JACKSONVILLE, Fla. – The Buffalo Bills announced that the 24-year-old safety Damar Hamlin spent the night in intensive care and remained in critical condition a day after his heart stopped while making a tackle in the opening quarter of the Monday Night Football game against the Cincinnati Bengals.
News4JAX on Tuesday spoke with a cardiologist and the head team physician for the Jacksonville Jaguars about Hamlin’s condition, and they say this is rate.
In the middle of a high-energy football game, it was scary to watch. You never know what will happen in a high-contact sport, but people working in the NFL say they were prepared for this and will continue to be in the future.
“It was traumatic,” said parent Nikki Boutin.
Boutin told News4JAX on Tuesday about how she saw Hamlin collapse mid-game Monday evening. She said it makes her think about her child.
“My son is 8. He loves football. He would love to play football,” Boutin said. “And I just, I can’t do it.”
News4JAX spoke with cardiologist Dr. Kabir Yousuf, who explained what the heart does in a case of cardiac arrest.
“You’re actually not having a good squeeze of the heart, and so you get the fibrillation that occurs, and you don’t get the adequate circulation of the blood through the body,” Yousuf said.
Yousuf says the hit Hamlin took may or may not be linked to his collapse.
“The blood pressure, heart rate effects in the body that occur before he’s going for that hit, let’s say, may had been sufficient for him to have this occur,” Yousuf said.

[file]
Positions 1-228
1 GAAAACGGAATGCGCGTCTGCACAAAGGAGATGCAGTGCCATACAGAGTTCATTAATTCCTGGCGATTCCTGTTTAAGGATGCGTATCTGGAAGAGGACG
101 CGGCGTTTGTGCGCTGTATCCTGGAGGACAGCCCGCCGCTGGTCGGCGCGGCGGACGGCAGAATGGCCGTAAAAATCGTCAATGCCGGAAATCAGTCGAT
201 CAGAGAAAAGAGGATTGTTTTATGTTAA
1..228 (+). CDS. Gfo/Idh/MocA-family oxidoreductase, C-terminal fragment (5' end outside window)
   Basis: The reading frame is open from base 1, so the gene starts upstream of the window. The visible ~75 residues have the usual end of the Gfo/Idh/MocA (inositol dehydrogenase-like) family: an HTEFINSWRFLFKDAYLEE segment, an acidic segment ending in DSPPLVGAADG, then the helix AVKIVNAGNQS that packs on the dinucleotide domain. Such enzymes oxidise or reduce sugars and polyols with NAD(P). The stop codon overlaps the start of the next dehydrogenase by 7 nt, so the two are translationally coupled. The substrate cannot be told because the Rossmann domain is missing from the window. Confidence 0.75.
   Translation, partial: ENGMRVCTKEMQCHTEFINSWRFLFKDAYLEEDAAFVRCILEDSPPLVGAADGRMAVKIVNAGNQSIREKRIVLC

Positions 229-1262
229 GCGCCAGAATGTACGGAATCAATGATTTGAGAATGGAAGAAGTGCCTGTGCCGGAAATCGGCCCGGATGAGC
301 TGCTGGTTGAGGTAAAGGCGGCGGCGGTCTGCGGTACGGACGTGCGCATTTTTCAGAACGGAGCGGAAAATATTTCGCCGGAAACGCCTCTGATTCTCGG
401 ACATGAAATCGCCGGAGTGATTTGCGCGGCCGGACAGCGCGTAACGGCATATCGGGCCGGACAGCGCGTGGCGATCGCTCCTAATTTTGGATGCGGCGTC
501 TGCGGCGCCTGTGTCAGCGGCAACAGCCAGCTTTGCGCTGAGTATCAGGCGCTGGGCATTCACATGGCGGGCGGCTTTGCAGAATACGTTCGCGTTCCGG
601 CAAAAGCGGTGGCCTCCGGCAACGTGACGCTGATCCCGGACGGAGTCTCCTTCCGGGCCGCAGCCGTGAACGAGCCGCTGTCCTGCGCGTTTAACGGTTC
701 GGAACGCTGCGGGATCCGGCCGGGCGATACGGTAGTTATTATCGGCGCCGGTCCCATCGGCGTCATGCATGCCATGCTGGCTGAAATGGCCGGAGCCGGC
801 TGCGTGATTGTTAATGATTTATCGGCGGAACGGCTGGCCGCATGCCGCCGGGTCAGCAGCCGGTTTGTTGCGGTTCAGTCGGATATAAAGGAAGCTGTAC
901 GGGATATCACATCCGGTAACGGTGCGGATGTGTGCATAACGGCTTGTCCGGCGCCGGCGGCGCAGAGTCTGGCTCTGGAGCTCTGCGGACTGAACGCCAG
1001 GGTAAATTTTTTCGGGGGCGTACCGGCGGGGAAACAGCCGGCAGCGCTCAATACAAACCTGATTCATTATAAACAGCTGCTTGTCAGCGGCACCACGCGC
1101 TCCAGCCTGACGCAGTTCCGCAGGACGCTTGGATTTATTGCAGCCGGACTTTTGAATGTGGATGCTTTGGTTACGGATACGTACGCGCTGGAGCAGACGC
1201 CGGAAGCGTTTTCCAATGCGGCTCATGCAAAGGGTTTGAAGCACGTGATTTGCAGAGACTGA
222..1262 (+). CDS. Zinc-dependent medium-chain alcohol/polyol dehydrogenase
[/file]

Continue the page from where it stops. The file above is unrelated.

Yousuf also commented on sudden cardiac arrest in young people.
“They’re rare, extremely rare, thankfully,” Yousuf said. “But there are certain conditions that are associated with athletes, that again, need to be screened for and identified early as possible.”
We can’t eliminate injuries or hard contact in this sport. But we can prepare.
Head team physician for the Jacksonville Jaguars Dr. Kevin Kaplan says players are extensively screened, and he commends the medical staff who responded to Hamlin during the game.
“Believe it or not, before the season, every NFL team rehearses for situations like this,” Kaplan said. “We’re in the indoor in Jacksonville, and we run through every scenario that we possibly can because you never want to go into a scenario like this not knowing what you’re going to do.”
Medical staff got to Hamlin within seconds, and he was given CPR. Kaplan says it likely kept him alive.
While the sport may no longer be for everyone, there are steps in play for the players’ safety.
“This is such a dangerous sport to play — even though I love watching it,” Boutin.
Kaplan says that even though we don’t see this frequently, it’s probably the most important thing to be prepared for.
“At that exact time, that type of hit to the chest, it’s very much kind of doing reverse CPR, so to speak, where you’re putting the heart in an abnormal rhythm, and with that abnormal rhythm, you can go into a cardiac arrest, which, you know, obviously, we don’t know all the details yet,” Kaplan said. “But that’s, that makes the most sense for what we saw.”
He says this reinforces their training — knowing how to give CPR and using AEDs can be the difference in saving a life.